Sweet, sweet revenge: Isiah Thomas torches the Jazz with 44 points

It was all about bitterness in Isiah Thomas’s life before the opening of the 1991/92 NBA season.

When the list of the 1992 Dream Team members was publicly announced on September 21st, 1991, his name wasn’t on the list. Instead, the Utah Jazz’s savvy All-Star point guard John Stockton made it among top 12 US players.

Isiah knew all about Stockton’s accomplishments – the longtime league leader in assists made the All-NBA team and Western Conference All-Star team every single year from 1988 to 1991. Isiah led the league in assists only once, in 1984/85, when his 13.9 dimes per game set an NBA record for the highest single-season average ever, before Stockton set the new record with 14.5 in 1989-90.

But Thomas, on the other hand, went all the way to the top, being voted as the NBA All-Star game MVP (1984, 1986) before leading the Pistons to back-to-back NBA championship titles in 1989 and 1990.

Thomas, a brilliant point guard, didn’t get the chance to compete in the 1980 Moscow Olympics because of the U.S. Olympic boycott. So the fact that he wouldn’t be able to crown his stellar basketball career with a gold medal from the historic 1992 Barcelona Olympics was even more hurtful.

Some of the leading names in the game ‘froze’ Thomas out of participating in the 1992 Dream Team – Michael JordanMagic Johnson, but even a 5th year pro by the name Scottie Pippen.  Both Jordan and Pippen didn’t want Thomas on the team as there was obvious friction between them, mostly because of the famous rivalry Bulls and Pistons had during those years.

“I despised how he played the game, Isiah was the general, he was the guy who would yap at his teammates and say ‘Kick them on their ass. Do whatever you have to do.’ No, I didn’t want him on the Dream Team. – Scottie Pippen”

Thomas would later say he thinks it Pippen not wanting him on the team is ridiculous. According to Thomas, it’s one thing when Jordan doesn’t want you there, but obviously, he doesn’t hold Pippen to such high regard.

“If Jordan is like ‘Look I’m not playing if Isiah plays.’ OK. Aiight. But Scottie Pippen ‘I’m not playing if Isiah play’, man, go to the park. – Isiah Thomas”

However, back then, Isiah didn’t know exactly who was to blame for an awkward USA Basketball decision, which is still controversial. The most likely choice was Stockton, the Jazz’s point guard who took his place. The opportunity to shine and prove who was the better of the two was just around the corner. On November 15th, 1991, Isiah’s Detroit Pistons hosted the Utah Jazz in the Palace of Auburn Hills.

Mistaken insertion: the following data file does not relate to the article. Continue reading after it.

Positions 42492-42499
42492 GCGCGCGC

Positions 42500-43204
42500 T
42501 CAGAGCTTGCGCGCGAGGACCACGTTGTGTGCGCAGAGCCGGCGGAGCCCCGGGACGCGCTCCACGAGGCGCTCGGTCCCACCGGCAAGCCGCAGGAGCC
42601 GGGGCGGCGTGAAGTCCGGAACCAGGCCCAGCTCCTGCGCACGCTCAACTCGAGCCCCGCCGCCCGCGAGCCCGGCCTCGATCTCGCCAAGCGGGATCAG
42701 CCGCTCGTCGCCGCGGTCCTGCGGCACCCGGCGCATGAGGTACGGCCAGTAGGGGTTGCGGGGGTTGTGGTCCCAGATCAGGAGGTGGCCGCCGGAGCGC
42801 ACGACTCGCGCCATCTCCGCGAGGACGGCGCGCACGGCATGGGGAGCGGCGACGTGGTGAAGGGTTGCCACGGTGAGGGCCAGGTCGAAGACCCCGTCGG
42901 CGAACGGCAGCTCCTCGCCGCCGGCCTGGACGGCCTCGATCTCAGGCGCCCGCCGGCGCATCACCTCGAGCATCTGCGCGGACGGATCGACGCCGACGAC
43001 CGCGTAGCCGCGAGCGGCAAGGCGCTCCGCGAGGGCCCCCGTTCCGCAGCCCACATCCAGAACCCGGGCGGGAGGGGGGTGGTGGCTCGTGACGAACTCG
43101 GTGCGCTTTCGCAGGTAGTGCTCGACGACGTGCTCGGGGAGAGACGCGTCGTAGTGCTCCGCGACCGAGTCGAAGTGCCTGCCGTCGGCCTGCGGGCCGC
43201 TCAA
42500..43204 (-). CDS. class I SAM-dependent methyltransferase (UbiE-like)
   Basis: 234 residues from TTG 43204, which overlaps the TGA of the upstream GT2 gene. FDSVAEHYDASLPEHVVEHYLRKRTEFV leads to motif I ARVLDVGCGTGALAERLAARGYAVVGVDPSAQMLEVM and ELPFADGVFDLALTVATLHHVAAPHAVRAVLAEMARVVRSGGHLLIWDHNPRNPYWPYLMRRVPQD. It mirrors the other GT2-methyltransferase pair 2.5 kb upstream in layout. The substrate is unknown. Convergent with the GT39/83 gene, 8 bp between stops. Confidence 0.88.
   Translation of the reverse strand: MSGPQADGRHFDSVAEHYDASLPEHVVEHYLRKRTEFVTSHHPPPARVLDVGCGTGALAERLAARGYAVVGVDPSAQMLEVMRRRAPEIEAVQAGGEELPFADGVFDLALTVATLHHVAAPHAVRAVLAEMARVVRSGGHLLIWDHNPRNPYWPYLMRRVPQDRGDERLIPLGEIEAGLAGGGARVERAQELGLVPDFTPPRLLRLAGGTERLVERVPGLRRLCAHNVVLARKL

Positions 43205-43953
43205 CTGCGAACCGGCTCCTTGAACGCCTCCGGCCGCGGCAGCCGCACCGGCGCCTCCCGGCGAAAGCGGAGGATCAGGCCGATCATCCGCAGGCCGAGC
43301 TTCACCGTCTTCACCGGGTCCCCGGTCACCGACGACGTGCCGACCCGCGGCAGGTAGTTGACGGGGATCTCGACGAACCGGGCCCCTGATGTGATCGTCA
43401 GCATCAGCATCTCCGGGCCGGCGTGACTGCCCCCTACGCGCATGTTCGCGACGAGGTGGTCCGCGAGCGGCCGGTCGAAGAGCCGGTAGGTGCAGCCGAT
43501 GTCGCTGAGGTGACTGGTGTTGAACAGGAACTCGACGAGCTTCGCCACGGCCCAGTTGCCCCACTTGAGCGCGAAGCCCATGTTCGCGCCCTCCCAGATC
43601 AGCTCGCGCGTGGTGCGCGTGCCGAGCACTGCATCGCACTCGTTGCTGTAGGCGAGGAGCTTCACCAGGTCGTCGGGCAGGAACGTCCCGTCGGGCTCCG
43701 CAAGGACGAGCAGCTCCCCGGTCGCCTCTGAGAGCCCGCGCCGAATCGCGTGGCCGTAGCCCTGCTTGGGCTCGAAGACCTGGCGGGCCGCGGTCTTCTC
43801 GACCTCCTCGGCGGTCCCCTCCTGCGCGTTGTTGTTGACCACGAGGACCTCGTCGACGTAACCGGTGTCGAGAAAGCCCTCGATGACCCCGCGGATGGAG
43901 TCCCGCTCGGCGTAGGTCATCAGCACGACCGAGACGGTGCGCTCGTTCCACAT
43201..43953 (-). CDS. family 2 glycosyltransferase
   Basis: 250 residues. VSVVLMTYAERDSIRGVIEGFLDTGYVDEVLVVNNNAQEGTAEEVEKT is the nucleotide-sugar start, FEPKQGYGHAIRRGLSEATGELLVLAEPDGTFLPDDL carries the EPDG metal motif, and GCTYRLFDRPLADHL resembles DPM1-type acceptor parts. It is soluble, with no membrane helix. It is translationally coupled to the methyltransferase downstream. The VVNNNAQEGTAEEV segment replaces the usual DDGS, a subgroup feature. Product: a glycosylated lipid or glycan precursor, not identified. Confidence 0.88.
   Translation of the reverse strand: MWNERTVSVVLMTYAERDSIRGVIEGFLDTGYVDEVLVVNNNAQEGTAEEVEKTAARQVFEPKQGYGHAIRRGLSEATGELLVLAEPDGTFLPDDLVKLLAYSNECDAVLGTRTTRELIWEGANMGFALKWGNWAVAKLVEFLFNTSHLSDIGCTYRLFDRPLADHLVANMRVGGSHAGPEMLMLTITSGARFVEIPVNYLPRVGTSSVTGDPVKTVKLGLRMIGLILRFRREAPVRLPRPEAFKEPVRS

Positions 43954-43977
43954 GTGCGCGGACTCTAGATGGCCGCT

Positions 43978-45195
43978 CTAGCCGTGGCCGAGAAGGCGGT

That night in Motown, it was all about sweet revenge for the 6’1″ Baby-Faced Assassin. That night in Detroit, Thomas, who before the 1991/92 NBA season still had 1192 career assists more than Stockton (7431 vs. 6239), put on a memorable show, literally ‘owning’ Stockton.

While amazing the cheerful Pistons’ fans with his world-known razzle-dazzle dribbling moves, Zeke would go on to score 44 points in 42 minutes of action. Thomas made 15-22 of his field goals, while also converting 12 out of 16 trips to the charity stripe. He also contributed four boards and four dimes to the Pistons’ 123-115 win over Jazz.

Twenty-nine days later, on December 14th, 1991, the Utah Jazz hosted the Pistons. That time in Salt Lake City, it would be Stockton’s teammate and Dream Team member, Karl Malone, who roughly grounded Isiah.

Thomas put a move on Stockton and Eaton and was about to finish his drive to the basket when The Mailman appeared in the lane, jumped in, and forcefully bumped Thomas, who fell onto the floor. That resulted in 40 stiched Thomas had to get after the game.

From today’s perspective, many believe that Isiah ThomasDominique Wilkins, and Shaquille O’Neal were unjustly left off the roster of the 1992 Dream Team. Today, both Thomas and Stockton, along with Magic Johnson and Oscar Robertson, are the only NBA players who dished out more than 9,000 assists throughout their respective careers. 

Basketball Network contributor Murray A. a.k.a. Marjan Crnogaj is the 1980s and 1990s basketball specialist, proud author of the Amazon.com TOP 100 basketball biography ‘Drazen – The Years of the Dragon’.


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